Today marks the completion of a significant Troutbitten project. After a full year in development, the Troutbitten Shop has launched. For sure, this is the conclusion of one phase and the beginning of another, as I’ll continue to add designs and products for the shop in the coming seasons.

The Troutbitten Shop starts with tees, hoodies, hats, stickers and canvas prints. These items feature logos and original designs, artfully printed on high end materials. I took no shortcuts.

Troutbitten has grown from the seeds of your support. Troutbitten readers have made all of this possible, and I’m thankful to be part of a community of anglers who live a life on the water.

I invite you to look around the shop a bit. I’m proud of what is here, and I’m excited for the future.

Here’s a quick rundown of the shop parts . . .

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Bob’s Fly Casting Wisdom

Bob’s Fly Casting Wisdom

In my early twenties I drove a delivery van for a printing company while finishing the last few semesters of my English degree. Life was pretty easy back then, and I spent much of my leisure time playing guitar and fishing small backcountry streams for wild trout. It was a tight-quarters casting game. And making the transition from the five-foot spinning rod of my youth to a much longer fly rod gave me some trouble. Until, that is, I received one of the simplest and most transformative pieces of fly fishing advice . . .

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Fighting Big Fish — Keep ‘Em Down

Fighting Big Fish — Keep ‘Em Down

A top-tier river trout is a beast. The inherent nature of a river, with the endless obstacles, rocks, tree parts, current breaks, high gradient runs and undercut banks challenges the angler at every bend. So when you finally hook up with a Whiskey, a new game begins. It’s a match up between trout and fisherman. Who will win that fight?

Bringing a trout to the net requires a series of accurate calculations, thoughtful moves and a good dose of luck. But with a few guiding principles and a bit of experience, you can minimize the luck required and get a good handle on the outcome. One of the best of those principles, is to keep ’em down . . .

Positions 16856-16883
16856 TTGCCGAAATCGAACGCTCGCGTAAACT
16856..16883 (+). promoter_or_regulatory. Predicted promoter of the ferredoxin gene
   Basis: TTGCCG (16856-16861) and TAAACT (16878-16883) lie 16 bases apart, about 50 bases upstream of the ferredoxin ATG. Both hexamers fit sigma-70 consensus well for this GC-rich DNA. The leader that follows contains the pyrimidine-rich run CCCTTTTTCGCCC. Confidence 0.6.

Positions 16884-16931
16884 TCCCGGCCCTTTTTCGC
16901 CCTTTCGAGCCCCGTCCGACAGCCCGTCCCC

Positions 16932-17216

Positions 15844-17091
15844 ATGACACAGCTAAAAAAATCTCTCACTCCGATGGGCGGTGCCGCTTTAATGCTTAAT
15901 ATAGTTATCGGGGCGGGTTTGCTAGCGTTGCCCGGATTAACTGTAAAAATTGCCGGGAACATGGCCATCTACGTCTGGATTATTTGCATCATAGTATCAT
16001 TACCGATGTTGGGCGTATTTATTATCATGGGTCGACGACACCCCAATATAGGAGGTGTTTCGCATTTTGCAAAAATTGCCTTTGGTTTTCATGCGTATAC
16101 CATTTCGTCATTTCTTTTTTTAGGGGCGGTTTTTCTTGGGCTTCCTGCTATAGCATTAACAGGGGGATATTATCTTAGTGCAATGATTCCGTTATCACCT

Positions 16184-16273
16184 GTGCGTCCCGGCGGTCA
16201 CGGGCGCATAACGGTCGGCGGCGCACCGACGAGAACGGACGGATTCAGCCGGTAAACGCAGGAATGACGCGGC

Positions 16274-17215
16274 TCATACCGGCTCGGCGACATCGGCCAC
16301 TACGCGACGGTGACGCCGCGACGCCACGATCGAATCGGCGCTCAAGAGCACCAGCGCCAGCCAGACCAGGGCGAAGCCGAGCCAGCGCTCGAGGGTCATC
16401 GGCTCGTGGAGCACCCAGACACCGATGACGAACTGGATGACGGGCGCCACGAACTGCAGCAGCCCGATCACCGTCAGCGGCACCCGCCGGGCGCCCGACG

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Grandfather

Grandfather

He didn’t fish. He hunted. Wandering over wooded mountains, and whispering through the wheat fields, I followed my grandfather into a broken forest. We climbed over long oaks, and we scaled fallen hemlock trunks to reach the other side of a small stream. My footsteps fell into his. He walked slowly — much slower than a boy’s patience could match. And when my eagerness overtook me, Grandfather turned to force my pause. He leaned in and granted me this wisdom: “Slowly, child. Life’s secrets are in these trees.”

He was gone before my sons were born.

And now, when I enter these forests, these forgotten tramps, miles away from industry and deep inside shaded canyons, the wet moss absorbs my footfalls and silences the mental rush of an average life. These muted and hushed moments are given for remembering . . .

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The Impossible Shot

The Impossible Shot

I must have been in my late teens, because I was wearing hip boots and casting a fly rod. It was a short transitional time when I fished small streams on the fly and still thought I had no need for chest waders.

It’s remarkable how the details of a fishing trip stick in the angler’s brain. We recall the slightest details about flies, locations and tippet size. We know that our big brown trout was really sixteen inches but we rounded it up to eighteen. The sun angles, the wind, the hatching bugs and the friends who share the water — all of it soaks into our storage and stays there for a lifetime. Fishing memories are sticky. And for this one, I certainly remember the fly . . .